Below the image in a generated pin, Pinterest provides a blank section where you can write a description (up to 500 characters) of the pin. That’s where you’d write the title of your article, your byline, the date it was published, and any other description of the article you’d like to include.

When someone clicks on that image, it will take them to your article because that’s the URL of everything on your article’s page, including that ad image.

But, the likelihood of anyone clicking on an ad, even though the description you wrote below it says it’s actually your article, is greatly reduced.

Your article pins will live on the Pinterest board or boards you’ve created for them and, unless those are “Secret” boards only you and others you’ve invited can see, those pins will also go out in your Pinterest feed, which will be seen by those who follow you on Pinterest, and will be available through Pinterest’s search function.

When anyone re-pins your pin, they can delete and/or edit what you wrote in the pin’s description box and write whatever they’d like. The image, however, remains.

This is where Pinterest’s new feature comes in handy: If your article appeared on a website that has Pinterest’s enhanced editorial images, then that editorial image will include a headline, byline, and short description that can’t be deleted because it’s part of what Pinterest recognizes as the pinable image. That headline, byline, and short description isn’t part of the blank description box that pinners can write in and edit. The blank description box under the image is still there, of course, so you or anyone else can write whatever you’d like, which can then be deleted and/or edited by anyone who re-pins it.

Nobody can delete or edit the descriptions you’ve written in your pins’ description boxes that live on your Pinterest boards. They can only make those changes when they re-pin your pins to their boards. Your originals remain untouched on your boards.

It’s not practical to expect websites to change their designs and include editorial images with all articles in order to have images other than ads on those pages that Pinterest’s code recognizes as pinable images.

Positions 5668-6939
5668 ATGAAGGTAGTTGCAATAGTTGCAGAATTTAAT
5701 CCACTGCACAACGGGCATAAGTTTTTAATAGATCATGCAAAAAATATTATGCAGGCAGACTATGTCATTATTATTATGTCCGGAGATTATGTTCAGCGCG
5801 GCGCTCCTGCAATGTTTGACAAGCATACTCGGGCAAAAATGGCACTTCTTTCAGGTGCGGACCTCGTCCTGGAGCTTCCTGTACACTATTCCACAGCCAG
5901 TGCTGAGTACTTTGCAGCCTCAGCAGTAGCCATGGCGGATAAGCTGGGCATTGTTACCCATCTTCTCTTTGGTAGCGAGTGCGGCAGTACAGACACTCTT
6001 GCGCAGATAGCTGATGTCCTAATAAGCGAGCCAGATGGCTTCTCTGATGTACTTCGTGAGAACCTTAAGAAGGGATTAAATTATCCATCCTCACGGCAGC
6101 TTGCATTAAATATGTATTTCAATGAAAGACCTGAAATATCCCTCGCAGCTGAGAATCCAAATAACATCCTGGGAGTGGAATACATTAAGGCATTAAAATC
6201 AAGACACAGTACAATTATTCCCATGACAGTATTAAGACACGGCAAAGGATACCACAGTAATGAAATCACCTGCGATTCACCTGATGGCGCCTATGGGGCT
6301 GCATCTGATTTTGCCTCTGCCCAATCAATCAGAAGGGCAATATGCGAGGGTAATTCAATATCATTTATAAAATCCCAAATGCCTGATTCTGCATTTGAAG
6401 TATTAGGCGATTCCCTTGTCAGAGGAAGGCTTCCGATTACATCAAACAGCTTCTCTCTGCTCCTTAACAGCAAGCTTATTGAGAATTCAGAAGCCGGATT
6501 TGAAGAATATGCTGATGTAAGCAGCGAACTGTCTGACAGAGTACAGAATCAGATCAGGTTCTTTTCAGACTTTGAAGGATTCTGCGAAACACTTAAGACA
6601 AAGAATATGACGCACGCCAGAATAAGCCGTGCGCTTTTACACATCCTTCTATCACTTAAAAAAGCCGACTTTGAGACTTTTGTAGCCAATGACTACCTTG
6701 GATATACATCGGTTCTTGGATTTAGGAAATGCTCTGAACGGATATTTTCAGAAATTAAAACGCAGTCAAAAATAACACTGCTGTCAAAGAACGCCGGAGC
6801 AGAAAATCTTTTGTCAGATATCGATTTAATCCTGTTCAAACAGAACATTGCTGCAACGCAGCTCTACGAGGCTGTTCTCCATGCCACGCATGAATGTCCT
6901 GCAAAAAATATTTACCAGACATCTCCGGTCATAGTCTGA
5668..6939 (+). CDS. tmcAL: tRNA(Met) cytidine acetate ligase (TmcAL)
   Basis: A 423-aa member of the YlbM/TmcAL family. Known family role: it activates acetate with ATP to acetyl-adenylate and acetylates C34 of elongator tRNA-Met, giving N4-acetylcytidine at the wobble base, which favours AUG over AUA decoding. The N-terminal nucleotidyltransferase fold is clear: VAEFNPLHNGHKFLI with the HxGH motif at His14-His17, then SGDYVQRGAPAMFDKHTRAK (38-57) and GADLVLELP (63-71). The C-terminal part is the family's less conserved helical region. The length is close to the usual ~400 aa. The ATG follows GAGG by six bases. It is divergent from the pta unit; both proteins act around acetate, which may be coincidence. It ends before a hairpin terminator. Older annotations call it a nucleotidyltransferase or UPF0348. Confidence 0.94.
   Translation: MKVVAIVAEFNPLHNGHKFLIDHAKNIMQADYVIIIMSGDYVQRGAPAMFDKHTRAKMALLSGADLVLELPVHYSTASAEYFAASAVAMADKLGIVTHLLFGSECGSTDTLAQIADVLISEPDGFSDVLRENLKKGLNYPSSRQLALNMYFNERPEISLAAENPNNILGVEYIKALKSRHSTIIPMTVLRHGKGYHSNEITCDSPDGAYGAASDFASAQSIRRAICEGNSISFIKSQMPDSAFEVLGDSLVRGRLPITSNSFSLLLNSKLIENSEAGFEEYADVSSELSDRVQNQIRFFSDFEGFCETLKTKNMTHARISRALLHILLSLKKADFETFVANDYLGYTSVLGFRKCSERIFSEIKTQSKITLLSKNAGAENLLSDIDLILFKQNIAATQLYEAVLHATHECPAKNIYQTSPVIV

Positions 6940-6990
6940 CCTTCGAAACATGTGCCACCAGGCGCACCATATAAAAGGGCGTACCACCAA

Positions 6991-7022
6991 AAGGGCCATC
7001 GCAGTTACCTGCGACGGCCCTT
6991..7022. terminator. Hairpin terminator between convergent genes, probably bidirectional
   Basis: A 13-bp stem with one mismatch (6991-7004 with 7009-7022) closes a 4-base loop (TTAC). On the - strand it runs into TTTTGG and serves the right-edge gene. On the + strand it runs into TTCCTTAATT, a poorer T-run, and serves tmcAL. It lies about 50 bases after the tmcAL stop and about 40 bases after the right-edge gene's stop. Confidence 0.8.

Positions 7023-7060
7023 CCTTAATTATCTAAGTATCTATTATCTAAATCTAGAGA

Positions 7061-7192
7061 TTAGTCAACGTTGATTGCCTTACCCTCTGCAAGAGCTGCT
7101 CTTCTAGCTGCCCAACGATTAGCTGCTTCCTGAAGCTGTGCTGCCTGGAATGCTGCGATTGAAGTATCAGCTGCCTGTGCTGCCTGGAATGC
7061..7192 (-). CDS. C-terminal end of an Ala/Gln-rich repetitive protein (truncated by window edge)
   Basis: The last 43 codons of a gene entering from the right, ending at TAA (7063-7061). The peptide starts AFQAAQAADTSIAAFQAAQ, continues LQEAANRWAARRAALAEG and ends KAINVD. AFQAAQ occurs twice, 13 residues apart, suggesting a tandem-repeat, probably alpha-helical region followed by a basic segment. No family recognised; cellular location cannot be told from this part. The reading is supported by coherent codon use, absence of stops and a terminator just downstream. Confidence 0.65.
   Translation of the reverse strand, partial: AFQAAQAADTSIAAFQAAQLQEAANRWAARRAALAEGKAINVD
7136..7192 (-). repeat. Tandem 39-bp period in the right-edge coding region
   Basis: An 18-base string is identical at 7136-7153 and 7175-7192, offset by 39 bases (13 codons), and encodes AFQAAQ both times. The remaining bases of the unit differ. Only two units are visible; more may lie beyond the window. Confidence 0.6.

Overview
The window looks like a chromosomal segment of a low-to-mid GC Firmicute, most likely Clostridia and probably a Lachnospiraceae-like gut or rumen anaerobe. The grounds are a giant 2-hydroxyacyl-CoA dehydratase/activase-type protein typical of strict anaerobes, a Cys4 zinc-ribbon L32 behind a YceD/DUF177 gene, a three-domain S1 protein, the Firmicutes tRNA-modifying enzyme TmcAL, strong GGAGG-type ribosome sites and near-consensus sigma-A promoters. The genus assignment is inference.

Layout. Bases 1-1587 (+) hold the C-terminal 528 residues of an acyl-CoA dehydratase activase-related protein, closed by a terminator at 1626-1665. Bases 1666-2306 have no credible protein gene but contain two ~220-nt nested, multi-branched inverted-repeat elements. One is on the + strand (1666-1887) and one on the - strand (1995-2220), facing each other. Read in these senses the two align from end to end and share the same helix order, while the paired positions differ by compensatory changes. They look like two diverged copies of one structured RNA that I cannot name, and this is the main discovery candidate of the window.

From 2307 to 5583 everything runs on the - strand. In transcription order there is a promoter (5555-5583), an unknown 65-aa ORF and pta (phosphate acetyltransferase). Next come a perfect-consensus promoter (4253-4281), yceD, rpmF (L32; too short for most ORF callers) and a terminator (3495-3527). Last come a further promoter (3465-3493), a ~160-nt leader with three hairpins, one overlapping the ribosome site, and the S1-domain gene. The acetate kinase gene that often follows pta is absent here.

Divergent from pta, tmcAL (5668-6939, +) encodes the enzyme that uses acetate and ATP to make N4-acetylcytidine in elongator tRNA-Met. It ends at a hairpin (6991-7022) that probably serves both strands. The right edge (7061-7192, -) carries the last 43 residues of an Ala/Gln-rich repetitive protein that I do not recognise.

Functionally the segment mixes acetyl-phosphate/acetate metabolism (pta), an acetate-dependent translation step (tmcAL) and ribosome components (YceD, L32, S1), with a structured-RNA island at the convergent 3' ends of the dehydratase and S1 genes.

Pinterest must find a way to classify headlines as pinable images.

That way, even if an article doesn’t have an editorial photo or illustration, its headline would be recognized as a pinable image. An article pin’s image would be its headline. Not pretty, perhaps, but perfectly functional, informative, and, most importantly, reflective of the content of the pin, unlike the ads that appear as editorial pins now.

You may decide that you don’t care if an advertisement is the image on your article or video pin. In that case, you can put a pin of your work on your board as long as the page it is on contains at least one image that Pinterest recognizes as pinable.

The ad image issue aside, here are a few tips for pinning your work:

Name and describe your boards clearly: While you can certainly be clever with your board names and descriptions, remember to be clear. Don’t make people guess what’s on your boards.

• Create boards for topics that interest you personally and those you cover as a journalist.: When people see your informative, clever, and entertaining pins from your topic boards, and they come to your Pinterest page to learn more about you and decide if they want to follow you (your entire account, which gives them all of your boards in their feed, or just individual boards), they will also see your work boards.

• Create one or more boards for your work: You may decide to include your work on just one board, or create separate boards for different topics or media. Do what works for you. You can also have one main board that contains everything and separate boards for however you choose to organize your work.